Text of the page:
Another mystery that presents itself is regarding CC’s parents. It becomes clear that she is not who she claims to be. At this point, Yvette Nichol comes through with the discovery that CC de Poitiers was actually Cicilia Longpre, and her mother was Emilie Longpre. Gamache believes that he has all but solved the mystery and asks Emilie, who is a resident of the town, why she lied to him. But Emilie tells him that she never lied. She wasn’t CC’s mother. She was her aunt. CC’s mother was Eleanor. The birth of her child exacerbated her depression until one day when she got violent against CC. She was institutionalized following that, with CC having to spend her days with her father, who was not a very nice man. Once Eleanor was released, she tried to contact her daughter but without any result. Shortly after she passed away, CC moved into Three Pines and started her life there. Here, we see the picture of a woman who had not seen much happiness in her life. There is a definite generational trauma, and as said by Emilie and Bea, she was undoubtedly passing it on to her daughter with her cruelty. But since Emilie had hidden her relationship with CC, Gamache wanted to question her more, but she asked to be left alone that day. He agrees and tells Nichol to keep an eye on her. But she falls asleep, and Emilie goes missing. By this time, Gamacha has figured out that “Be calm” is a clue for BKLM, which stands for Bea, Kaye, Eleanor, and Emilie. The four of them were in college together, and their friendship was their philosophy for life. He asks Bea where Emilie could have gone, and she tells him that she might have gone to her family’s graves. Gamache reaches her just in time and is able to save her life. The inspectors are convinced that they have found their murderer, but something Nichol says strikes Gamache. There was no way that Emilie knew about the metal claws on CC’s boots, and there was only one more person who was more invisible than an old woman—a young child. He makes his way to CC’s house to meet Crie. He has deduced that she must have learned the electrical aspects of the job from her father. Considering their house was a residential school before, she must have gotten the idea of the electric chair from one of the punishment artifacts left there. Crie admits that she did it. She also tells the Inspector that she witnessed CC killing her mother, Eleanor, which we had witnessed at the beginning of “Three Pines” Episode 2. We had noticed BKLM drawn on Eleanor’s hand, whose relevance we got to know later on.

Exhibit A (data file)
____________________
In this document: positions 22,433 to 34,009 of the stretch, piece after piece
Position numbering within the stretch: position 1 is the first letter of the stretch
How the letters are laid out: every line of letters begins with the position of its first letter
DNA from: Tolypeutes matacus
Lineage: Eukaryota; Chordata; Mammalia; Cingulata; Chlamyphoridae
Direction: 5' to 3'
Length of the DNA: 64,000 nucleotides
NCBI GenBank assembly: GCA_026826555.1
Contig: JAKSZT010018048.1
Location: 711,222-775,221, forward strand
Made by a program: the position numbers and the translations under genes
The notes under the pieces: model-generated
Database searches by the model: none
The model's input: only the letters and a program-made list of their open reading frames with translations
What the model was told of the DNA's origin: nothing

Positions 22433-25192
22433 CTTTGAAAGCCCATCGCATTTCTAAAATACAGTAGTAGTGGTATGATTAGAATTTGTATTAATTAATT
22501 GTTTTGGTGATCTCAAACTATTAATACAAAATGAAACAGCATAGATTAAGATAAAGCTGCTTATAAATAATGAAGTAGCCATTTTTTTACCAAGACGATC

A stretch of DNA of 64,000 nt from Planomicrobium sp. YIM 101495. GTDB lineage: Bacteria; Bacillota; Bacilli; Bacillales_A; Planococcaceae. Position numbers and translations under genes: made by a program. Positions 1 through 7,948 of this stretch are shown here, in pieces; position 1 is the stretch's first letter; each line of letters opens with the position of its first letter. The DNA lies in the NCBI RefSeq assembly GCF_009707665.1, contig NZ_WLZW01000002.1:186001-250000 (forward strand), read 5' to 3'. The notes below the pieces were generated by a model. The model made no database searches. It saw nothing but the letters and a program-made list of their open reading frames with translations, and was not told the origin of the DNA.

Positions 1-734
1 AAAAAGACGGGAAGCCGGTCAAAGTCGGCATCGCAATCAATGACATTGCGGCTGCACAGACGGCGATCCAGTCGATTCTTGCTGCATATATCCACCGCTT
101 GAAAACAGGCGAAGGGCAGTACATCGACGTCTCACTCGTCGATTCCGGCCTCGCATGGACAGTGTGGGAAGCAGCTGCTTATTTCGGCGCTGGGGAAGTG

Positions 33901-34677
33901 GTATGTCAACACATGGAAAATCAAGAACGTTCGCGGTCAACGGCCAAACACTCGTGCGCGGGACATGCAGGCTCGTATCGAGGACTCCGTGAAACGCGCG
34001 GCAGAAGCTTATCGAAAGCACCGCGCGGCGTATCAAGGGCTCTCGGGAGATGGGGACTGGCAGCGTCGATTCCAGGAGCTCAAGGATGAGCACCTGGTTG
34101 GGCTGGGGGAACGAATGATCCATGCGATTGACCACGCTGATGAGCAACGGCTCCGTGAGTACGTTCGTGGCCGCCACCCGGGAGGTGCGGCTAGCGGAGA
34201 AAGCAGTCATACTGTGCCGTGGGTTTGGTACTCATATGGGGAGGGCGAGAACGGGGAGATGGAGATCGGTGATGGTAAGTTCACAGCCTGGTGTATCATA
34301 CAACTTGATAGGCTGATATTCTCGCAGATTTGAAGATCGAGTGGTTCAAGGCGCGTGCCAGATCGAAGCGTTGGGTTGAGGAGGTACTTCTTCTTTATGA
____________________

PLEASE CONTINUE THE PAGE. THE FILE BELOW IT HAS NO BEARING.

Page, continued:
Emilie had taken the blame for the murder to protect her late sister’s granddaughter. Crie has been taken away, but maybe her case will be considered in light of everything she went through. CC was a troubled woman who clearly never sought therapy for what she went through. She was not above taking out her anger on her daughter. There must have come the point when Crie accepted that it was okay to not love your parents if they didn’t act like that. But the emotional distance isn’t enough when the parents are actively harmful. So Crie did the only thing she could, for her own safety, to put an end to the generational trauma that was ruining her life, as it had for her mother and grandmother. While the case of CC’s murder is solved, there are developments in the Blue Two Rivers case.
‘Three Pines’ Episode 2: Ending Explained What Happens To Missy Two Rivers?
Inspector Pierre relays another piece of news to Gamache: a meth dealer has reported selling to Tommy and Blue just two weeks prior. But Missy is not ready to accept this. She is convinced Blue is dead, and her disappointment continues with the police for their lack of investigation into the matter. Missy talks about how her mother had escaped from a residential school and had been determined to give her children all the love and protection they would ever need, despite having received none of it in her own life. Missy’s grief came from the fact that she was unable to do the same for her daughter because indigenous women are only safe when they are within the community. Despite understanding where Missy is coming from, the inspectors still don’t believe that there is a case. Frustrated by it all and feeling like she has let her daughter down, Missy commits suicide by jumping off the building. Gamache is unable to save her, but we expect this to be a rude wake-up call for him.
What To Expect From ‘Three Pines’ Episode 3?
Considering the end of “Three Pines” Episode 2, we expect to see more of Blue’s case in the upcoming ones. We also want some intel on the residential school systems for indigenous people. It seems very deeply connected with the storyline, though so far, we have only seen hints of it. Also, regarding CC’s murder, we don’t believe that we have all the facts yet. It felt like she had something to hold over the townspeople, and we wanted to know whether we were right. If we are not wrong, the significance of BKLM is going to extend into the coming plotlines, with Bea having a greater role to play. We like how this show is going, and we are eagerly waiting for next week to see what new plot is waiting to be uncovered.